With the latest fuel increase, house holds are being hit even harder financially. Although, everyone is suffering the consequences of the excessive fuel increases, the poorest homes are really finding it hard. The latest reports conclude that households are spending more than a quarter of the income on their cars.
Poverty motoring over the fuel increase
The latest statistics from the RAC conclude that house holds that are better off financially spend roughly 10% of their income on motoring. The poorest homes, however, spend approximately 12% on motoring costs.
A UK house hold typically spends approximately £67 per week on motoring costs. Motoring costs include fuel, insurance, MOT, road tax, repairs and servicing.
Motoring has become one of the biggest outgoings for every house hold, whether they are financially better off, or poor. It is hoped that the RAC figures will shock the Chancellor George Osbourne, and that he will have some sort of concern during the new financial budget this next coming month.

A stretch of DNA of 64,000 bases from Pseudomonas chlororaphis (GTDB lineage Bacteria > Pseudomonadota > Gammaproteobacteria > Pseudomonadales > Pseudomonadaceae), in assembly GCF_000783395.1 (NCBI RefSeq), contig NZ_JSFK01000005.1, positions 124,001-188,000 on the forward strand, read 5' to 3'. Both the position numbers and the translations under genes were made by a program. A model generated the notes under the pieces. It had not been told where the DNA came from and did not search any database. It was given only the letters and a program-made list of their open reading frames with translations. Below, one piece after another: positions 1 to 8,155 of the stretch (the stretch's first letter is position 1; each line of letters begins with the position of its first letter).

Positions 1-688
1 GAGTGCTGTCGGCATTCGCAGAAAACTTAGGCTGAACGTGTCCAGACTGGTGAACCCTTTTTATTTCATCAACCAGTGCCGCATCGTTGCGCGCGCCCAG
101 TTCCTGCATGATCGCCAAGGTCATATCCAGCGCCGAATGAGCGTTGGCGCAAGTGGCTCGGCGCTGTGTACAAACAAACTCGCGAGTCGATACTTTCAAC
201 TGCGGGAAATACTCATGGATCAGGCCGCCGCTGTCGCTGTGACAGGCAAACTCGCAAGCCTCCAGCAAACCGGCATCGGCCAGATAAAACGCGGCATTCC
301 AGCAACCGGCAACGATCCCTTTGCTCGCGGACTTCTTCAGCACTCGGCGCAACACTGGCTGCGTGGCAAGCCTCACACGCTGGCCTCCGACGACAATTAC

The fuel increase is a global problem; it is not bound to the UK only. So long as oil prices continue to increase then fuel prices will also rise.
The poorer homes are left to scrimp every penny they can. Already though, many homes are drowning under the weight of financial pressure. It is likely that as the fuel increase rises, scrimping could end up futile. More and more people will have to face giving up their cars as a result of not being able to pay for motoring expenses.
The current increases now leave unleaded petrol at and average of £1.39 per litre and diesel at £1.46 per litre across the UK.
Motoring expenses are another transportation as well as trains, buses and taxis. All areas of transportation have been hit hard. With the poorer people facing the threat of giving up their motor, and not being able to afford other means of transportation, the future at present doesn't look promising.
To find out more on motorists who are cutting down their driving check out our recent news blog here.